Der Spiegel first broke the news about the cartel in 2017, and the companies set to work greenwashing. In the same year, all of the involved parties, as well as Ford Motor Company, joined forces to create a high-power charging network for EVs called Ionity. The plan was to build and operate around 400 charging stations across Europe by 2020, but it looks like Ionity only managed to install 300 across Europe, and it even significantly increased the price of a charge by 500% last year.

Earlier this week, VW’s heavy-truck business, the Traton Group, Daimler Truck and Volvo group joined up to invest nearly $593 million in a network of public charging stations for electric heavy-duty long-haul trucks and buses around Europe.

 

 

#audi, #automotive, #bmw, #daimler, #porsche, #transportation, #volkswagen

VW offloads Bugatti to Rimac to form new EV company Bugatti-Rimac

Croatian electric supercar startup Rimac Automobili is taking over Bugatti. Rimac will own a controlling 55% share in the new company, Bugatti-Rimac, with VW’s Porsche owning the remaining 45%, according to reports by the Financial Times.

“Rimac and Bugatti are a perfect match in terms of what we each bring to the table,” said founder and CEO of Rimac, Mate Rimac, in a statement. “As a young, agile and fast-paced automotive and technology company, we have established ourselves as an industry pioneer in electric technologies. With the Nevera, we have also proven that we can develop and manufacture outstanding hypercars, that are not only fast but also exciting and high-quality. Bugatti, with over a century of experience in engineering excellence, also possesses one of the most exceptional heritage of any car company in history.”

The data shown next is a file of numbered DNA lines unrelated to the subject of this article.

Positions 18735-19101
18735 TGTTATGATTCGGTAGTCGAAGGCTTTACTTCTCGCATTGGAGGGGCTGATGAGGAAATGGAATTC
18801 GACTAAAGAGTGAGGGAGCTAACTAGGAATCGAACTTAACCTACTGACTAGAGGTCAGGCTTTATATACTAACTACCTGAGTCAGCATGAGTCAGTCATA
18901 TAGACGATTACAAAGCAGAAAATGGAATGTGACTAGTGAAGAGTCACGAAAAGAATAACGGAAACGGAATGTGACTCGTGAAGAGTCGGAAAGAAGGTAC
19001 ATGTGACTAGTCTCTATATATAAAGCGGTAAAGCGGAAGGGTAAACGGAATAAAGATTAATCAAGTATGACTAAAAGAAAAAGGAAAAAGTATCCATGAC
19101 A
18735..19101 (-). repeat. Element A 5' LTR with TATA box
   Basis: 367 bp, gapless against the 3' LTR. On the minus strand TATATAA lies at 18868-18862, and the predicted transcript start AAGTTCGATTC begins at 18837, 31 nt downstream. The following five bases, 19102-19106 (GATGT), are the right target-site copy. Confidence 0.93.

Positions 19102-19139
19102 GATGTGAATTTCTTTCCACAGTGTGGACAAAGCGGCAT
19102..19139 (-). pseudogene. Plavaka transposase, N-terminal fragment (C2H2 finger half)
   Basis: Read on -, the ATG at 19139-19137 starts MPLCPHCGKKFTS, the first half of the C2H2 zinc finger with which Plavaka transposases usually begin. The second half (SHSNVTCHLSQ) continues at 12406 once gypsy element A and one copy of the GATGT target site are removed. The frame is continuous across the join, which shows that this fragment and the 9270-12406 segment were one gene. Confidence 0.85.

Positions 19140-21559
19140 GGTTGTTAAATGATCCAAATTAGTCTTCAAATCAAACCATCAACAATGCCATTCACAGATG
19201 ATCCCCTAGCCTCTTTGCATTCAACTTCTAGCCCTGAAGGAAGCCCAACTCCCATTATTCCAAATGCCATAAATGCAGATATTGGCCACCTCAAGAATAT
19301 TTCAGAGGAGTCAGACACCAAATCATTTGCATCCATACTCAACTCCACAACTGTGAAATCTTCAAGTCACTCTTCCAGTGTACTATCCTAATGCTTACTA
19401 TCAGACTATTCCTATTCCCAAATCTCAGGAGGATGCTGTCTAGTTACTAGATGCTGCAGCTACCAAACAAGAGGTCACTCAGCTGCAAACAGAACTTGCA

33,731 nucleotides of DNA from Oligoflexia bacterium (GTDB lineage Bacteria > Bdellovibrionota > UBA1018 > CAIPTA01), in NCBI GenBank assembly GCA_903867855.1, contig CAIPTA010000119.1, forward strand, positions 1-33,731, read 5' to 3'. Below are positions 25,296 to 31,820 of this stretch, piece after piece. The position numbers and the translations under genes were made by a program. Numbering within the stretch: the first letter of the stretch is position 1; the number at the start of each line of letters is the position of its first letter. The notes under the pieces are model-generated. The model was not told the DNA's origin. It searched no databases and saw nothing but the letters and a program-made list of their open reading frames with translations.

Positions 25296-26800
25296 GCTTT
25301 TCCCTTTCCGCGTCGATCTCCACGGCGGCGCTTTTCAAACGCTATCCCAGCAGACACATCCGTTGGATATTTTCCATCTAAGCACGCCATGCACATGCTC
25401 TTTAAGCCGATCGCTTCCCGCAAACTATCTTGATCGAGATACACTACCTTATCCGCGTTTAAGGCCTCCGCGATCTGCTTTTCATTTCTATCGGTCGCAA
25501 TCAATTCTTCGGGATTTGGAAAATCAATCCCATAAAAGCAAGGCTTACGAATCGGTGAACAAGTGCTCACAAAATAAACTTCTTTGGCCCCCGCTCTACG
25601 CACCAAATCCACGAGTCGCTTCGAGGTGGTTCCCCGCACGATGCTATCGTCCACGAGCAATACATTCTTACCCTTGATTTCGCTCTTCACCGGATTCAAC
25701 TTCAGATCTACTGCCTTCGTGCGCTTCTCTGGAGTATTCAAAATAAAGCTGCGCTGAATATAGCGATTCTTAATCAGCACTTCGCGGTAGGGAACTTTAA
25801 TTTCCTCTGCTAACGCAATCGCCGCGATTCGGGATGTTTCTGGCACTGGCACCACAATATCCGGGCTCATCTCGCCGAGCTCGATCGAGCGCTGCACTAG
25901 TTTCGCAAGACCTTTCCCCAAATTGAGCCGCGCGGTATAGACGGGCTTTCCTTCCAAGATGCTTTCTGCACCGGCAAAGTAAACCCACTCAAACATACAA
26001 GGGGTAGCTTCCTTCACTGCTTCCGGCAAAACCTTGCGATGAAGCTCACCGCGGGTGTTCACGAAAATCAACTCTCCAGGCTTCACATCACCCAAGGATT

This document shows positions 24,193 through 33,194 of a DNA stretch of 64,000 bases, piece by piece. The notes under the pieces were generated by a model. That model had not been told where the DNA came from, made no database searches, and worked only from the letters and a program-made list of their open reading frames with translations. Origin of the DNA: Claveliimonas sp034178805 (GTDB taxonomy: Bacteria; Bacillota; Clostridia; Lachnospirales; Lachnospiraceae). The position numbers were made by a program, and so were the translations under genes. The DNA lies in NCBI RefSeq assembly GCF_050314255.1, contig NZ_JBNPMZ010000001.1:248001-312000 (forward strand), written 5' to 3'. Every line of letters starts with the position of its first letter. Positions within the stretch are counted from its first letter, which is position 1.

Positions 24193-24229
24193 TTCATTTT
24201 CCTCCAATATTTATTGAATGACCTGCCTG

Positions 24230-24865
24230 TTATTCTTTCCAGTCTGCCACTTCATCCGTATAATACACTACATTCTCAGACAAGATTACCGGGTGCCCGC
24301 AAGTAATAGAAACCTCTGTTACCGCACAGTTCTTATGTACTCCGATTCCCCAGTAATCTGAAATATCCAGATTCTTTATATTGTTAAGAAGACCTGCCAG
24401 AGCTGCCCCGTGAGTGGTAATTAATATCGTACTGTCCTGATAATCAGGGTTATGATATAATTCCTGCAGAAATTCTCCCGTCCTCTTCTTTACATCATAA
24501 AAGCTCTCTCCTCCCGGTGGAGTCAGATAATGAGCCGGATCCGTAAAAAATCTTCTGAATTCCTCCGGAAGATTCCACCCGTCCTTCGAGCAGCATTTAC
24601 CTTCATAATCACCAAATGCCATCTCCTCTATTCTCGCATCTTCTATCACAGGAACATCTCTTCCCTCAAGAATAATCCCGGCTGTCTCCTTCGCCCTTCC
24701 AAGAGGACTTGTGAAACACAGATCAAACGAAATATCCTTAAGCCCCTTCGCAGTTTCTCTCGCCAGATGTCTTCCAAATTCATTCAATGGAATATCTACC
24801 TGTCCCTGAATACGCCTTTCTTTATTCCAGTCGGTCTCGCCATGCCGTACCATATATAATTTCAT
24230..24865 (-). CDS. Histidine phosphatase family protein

The company recently unveiled the Nevera, a hypercar powered by a 120kWh battery pack and four motors to achieve a staggering 1.4MW of power, which is about 1,914 horsepower. It can go from 0 to 60 mph in 1.85 seconds and has a top speed of 258 mph. The Nevera is expected to be the fastest sports car, a spot previously held by the Bugatti Chiron’s.

Rimac’s meteoric rise from bootstrapping in a garage in 2009 to building supercars with one of the most desirable and well-known car brands demonstrates how electric vehicles are beginning to take over the luxury and sports car market. It’s not just about doing what’s right for the environment – it’s about pioneering speed in the future of automobiles.

Along with this announcement, Rimac said it would separate the development, production and supply of battery systems, drivetrains and other EV components into a new entity owned by Rimac Group called Rimac Technology, which will work independently with other global car manufacturers.

The formation of Bugatti-Rimac doesn’t affect the shareholder structure within Rimac Group. Mate Rimac will continue to hold his 37% share in Rimac Group, with Hyundai Motor Group holding the same 12% and other investors at 27%, according to a statement from the company. Porsche recently upped its stake in Rimac from 15% to 24%, but its total ownership doesn’t give It a controlling interest in the new EV company, the companies told FT.

Mate Rimac will lead Bugatti-Rimac, which will be headquartered in Zagreb, Croatia. Bugatti’s manufacturing will remain in Molsheim, France.

#automotive, #bugatti, #bugatti-rimac, #electric-vehicles, #hypercar, #mate-rimac, #porsche, #rimac-automobili, #supercar, #transportation, #volkswagen

The rumor is true: Rimac is taking over Bugatti with Porsche’s help

The Bugatti Chiron will be joined by new electrified models.

Enlarge / The Bugatti Chiron will be joined by new electrified models. (credit: Bugatti)